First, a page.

Back to Finger. Like I said, forget about the terms of the deal. Block it out of your mind. Forever. It's easier that way. Finger is a good signing because a defensive defenceman cannot, in any way, shape, or form, hurt the Toronto Maple Leafs. Think about it. A shutdown guy who loves to take the body and block shots. How can that be a bad thing?

The Leafs currently employ two defencemen who are allergic to playing the body, sort of like how seven-foot tall Andrea Bargnani is allergic to rebounding. They could do it. They just don't want to. I'm not going to name names, but playing the body is simply not part of Tomas Kaberle and Anton Stralman's game. Not that there's anything wrong with that. They're great defencemen, and huge parts of the team going forward.

The Leafs also currently employ a defenceman who loves playing the body, but who when he does so, costs himself about half or two-thirds of his season. Again, I'm not going to name names, but if Carlo Colaiacovo injures himself trying to body check an opponent this season, I'm not going to be pleased.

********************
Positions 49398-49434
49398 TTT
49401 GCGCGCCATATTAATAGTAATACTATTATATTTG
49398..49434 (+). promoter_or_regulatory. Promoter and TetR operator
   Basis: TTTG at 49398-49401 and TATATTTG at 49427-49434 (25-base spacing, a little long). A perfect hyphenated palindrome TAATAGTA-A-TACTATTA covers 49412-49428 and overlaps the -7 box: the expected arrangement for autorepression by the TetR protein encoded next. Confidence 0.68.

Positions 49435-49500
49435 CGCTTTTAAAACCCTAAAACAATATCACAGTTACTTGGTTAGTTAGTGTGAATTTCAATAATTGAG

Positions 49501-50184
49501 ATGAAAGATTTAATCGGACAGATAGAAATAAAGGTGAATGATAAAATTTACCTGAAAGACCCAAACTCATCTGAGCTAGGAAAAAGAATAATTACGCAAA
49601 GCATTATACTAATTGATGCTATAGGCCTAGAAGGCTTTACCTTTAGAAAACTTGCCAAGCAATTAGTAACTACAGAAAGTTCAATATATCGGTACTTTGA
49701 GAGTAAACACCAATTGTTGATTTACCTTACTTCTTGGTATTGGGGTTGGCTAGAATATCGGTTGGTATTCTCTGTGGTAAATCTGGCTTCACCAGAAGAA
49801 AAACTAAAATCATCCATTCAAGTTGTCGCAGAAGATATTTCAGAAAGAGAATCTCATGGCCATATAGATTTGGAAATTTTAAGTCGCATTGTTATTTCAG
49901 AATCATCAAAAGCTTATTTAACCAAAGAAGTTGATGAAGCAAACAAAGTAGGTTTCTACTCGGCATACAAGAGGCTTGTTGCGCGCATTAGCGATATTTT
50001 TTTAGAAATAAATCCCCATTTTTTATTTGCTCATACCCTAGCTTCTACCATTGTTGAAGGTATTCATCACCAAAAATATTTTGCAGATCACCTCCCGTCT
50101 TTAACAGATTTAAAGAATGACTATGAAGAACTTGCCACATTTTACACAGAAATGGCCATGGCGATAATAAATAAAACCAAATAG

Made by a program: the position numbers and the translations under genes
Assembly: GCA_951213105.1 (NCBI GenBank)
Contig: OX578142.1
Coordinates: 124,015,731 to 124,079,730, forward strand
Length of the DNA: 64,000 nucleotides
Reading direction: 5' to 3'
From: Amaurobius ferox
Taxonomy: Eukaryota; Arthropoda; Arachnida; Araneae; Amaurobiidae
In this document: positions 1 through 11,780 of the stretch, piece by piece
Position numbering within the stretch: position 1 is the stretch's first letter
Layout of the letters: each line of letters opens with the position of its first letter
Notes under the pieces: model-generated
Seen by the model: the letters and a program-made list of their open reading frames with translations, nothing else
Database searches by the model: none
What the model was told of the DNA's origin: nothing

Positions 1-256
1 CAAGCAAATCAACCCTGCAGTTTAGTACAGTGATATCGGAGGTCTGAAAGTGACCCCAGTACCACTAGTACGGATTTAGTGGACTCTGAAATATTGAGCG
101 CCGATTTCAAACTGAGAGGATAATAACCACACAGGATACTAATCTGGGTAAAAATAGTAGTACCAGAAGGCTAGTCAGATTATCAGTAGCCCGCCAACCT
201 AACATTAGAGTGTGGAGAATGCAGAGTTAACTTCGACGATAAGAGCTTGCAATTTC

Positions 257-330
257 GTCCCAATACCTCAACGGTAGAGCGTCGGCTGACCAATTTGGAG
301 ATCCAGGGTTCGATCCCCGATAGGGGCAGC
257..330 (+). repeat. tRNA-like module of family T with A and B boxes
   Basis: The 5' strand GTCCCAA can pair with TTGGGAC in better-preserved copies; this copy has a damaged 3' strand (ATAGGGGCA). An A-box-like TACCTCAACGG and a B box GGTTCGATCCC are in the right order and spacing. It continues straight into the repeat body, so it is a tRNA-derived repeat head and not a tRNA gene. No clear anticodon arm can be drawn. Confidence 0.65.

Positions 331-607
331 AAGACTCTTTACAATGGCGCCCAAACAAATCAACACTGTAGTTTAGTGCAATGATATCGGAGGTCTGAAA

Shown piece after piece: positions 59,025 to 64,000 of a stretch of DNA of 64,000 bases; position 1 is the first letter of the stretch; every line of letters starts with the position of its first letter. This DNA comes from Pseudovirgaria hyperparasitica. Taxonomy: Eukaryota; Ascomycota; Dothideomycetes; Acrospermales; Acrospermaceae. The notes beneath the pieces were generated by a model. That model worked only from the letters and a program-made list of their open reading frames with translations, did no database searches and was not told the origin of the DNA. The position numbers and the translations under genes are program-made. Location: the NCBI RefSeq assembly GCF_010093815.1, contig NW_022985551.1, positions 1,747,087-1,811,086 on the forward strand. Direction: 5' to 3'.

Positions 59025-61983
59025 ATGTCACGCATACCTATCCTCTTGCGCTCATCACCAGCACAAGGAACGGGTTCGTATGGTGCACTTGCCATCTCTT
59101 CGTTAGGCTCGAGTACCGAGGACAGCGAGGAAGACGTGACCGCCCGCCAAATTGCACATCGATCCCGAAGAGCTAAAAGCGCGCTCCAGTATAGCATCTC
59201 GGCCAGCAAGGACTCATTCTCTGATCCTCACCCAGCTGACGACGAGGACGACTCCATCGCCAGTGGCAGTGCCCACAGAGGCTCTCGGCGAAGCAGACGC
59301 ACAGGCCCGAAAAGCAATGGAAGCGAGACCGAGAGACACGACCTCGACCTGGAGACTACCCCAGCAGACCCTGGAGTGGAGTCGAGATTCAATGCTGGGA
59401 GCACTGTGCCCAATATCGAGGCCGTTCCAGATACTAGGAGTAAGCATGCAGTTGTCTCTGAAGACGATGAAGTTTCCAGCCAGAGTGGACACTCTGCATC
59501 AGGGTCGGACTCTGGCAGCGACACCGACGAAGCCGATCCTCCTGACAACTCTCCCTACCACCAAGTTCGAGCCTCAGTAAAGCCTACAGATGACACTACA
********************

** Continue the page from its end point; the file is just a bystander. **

If you're counting, that's two defencemen who don't take the body, and one who injures himself in the process. Three out of six. That's why Jeff Finger cannot hurt being on the Leafs' blue line. Sure, we overpaid, but look at the coin Brook Orpiks got, and he's a shutdown guy who's -29 over his career. I know, he's got more experience, but, well, that -29 isn't exactly a good "shutting down" track record.

And don't tell me about Hal Gill, either. He's gone. I know, he was a shut down defenceman too, and now we're paying Finger more than Gill, but he's gone. We must turn the page. Like I said, I've justified Finger's presence on our blue line, and I'm at peace with my decision.

Niklas Hagman was Grandpa's other signing on July 1st. The money - $12 million over four years - is fair, and he brings speed, decent finish, and solid penalty killing ability to the squad. Welcome to hell, Hagman. Enjoy your stay. We expect nothing less than 27 goals you scored for the Dallas Stars last season.